Meet a Patient
When the sudden onset of acute liver failure required Samerah to undergo an emergency liver transplant, the confident teen approached the complex procedure and challenging recovery with strength and optimism.
In a matter of days, 18-year-old Samerah went from an active, vibrant high schooler to a patient whose condition was so severe, she was put at the top of the liver transplant list. “Her eyes and skin were getting darker yellow. Her speech got a little slower. That was on a Monday. By Friday, she was unresponsive,” says Samerah’s mom, Starla, a Children’s nurse.
Samerah had developed acute liver failure, according to Children’s hepatologist Rene Romero, MD. “Unfortunately, we don’t really know the cause,” he says. “Kids can quickly go from very healthy to in danger of dying. So with Samerah, we knew we had to move fast. Fortunately, we were able to identify a liver donor within 24 hours of putting her on the list.”
Before the six-hour surgery, Samerah was confident, as always. “When the surgeon told us to say our goodbyes, I busted out crying because I didn’t know if I’d see her later. But she was like, ‘Mom, don’t cry. I’m fine.’ And that made me cry even harder because she’s stronger than me.”
Samerah’s tenacity made all the difference during her recovery. “She bounced back super quick. She was only in the hospital for three weeks, which is unheard of,” says Starla.
Today, Samerah is finishing up her senior year, working and spending time with friends, all while managing the tasks needed to maintain her health. A liver transplant was not part of her plan, but she’s determined to use her experience for good.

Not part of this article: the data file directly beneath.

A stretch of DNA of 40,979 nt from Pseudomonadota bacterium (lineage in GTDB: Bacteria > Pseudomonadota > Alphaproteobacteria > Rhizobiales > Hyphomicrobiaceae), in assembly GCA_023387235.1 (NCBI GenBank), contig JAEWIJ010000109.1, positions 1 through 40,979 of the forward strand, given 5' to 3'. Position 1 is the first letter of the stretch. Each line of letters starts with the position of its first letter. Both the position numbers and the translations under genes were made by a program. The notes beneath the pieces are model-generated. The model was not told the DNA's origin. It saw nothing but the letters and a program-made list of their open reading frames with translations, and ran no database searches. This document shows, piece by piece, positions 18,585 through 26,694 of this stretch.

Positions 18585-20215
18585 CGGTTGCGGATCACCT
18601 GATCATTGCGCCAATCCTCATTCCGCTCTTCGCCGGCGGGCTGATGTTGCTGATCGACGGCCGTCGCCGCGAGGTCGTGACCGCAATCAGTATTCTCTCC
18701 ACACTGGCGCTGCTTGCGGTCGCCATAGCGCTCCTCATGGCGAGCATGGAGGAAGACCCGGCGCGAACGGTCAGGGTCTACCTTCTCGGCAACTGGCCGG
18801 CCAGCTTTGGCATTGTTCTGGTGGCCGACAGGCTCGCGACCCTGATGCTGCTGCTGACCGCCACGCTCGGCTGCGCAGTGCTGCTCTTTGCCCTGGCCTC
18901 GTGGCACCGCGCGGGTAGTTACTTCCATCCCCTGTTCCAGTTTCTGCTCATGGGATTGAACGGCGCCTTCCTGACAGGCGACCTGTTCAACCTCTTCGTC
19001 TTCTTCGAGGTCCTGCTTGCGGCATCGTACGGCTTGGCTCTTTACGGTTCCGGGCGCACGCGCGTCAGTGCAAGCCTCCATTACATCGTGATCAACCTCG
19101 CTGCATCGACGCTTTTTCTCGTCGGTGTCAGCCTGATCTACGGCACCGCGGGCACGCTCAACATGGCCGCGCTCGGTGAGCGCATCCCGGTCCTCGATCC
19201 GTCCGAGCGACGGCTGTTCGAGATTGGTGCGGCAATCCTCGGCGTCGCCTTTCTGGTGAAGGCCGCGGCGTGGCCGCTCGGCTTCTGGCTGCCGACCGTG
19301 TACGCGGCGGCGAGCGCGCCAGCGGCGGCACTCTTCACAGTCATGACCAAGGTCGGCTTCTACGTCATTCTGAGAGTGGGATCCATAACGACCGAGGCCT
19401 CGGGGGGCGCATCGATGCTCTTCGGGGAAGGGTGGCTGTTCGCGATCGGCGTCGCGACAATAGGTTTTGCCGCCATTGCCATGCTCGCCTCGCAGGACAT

“I’m thinking of being a motivational speaker, going to schools,” she says. “I want to tell kids that your world can stop at any minute, so don’t take anything for granted.”
When newborn Locklyn was diagnosed with Down syndrome, a heart defect and an underdeveloped nasal septum, her parents turned to Children’s for comprehensive care across multiple specialties. During her pregnancy, Lindy had a premonition her daughter would have special needs. She told her husband Kevin about the realistic dreams she’d been having. But it wasn’t until Locklyn was born that Lindy’s suspicion became more than a hunch.
Locklyn was born with Down syndrome. While the new parents weren’t entirely surprised, the diagnosis still took some time to accept.
“You have an expectation of what your child’s going to be like. I had to grieve that child. But I was in love with this little human being that actually was our reality,” Lindy says.
Lindy and Kevin were quickly bombarded by information about Down syndrome. And then came more difficult news.
“We got the curve ball that evening that she was diagnosed with a heart condition,” Kevin recalls.
Locklyn had an atrial septal defect (ASD), a hole between the heart’s two upper chambers, as well as pulmonary hypertension. Then doctors discovered that she had choanal atresia; her nasal septum had not fully developed.
Locklyn required several surgeries and procedures in a short amount of time, including two open-heart surgeries and a surgery to repair her nasal septum. But through it all, she’s been a ray of light. She’s also proven to be quite determined.
“Somehow she learned to walk while she was hooked up to oxygen and a feeding tube,” says Lindy. “I have no idea how she did it.”
“Locklyn is a miracle child considering how much she’s been through,” adds pediatric otolaryngologist April Landry, MD.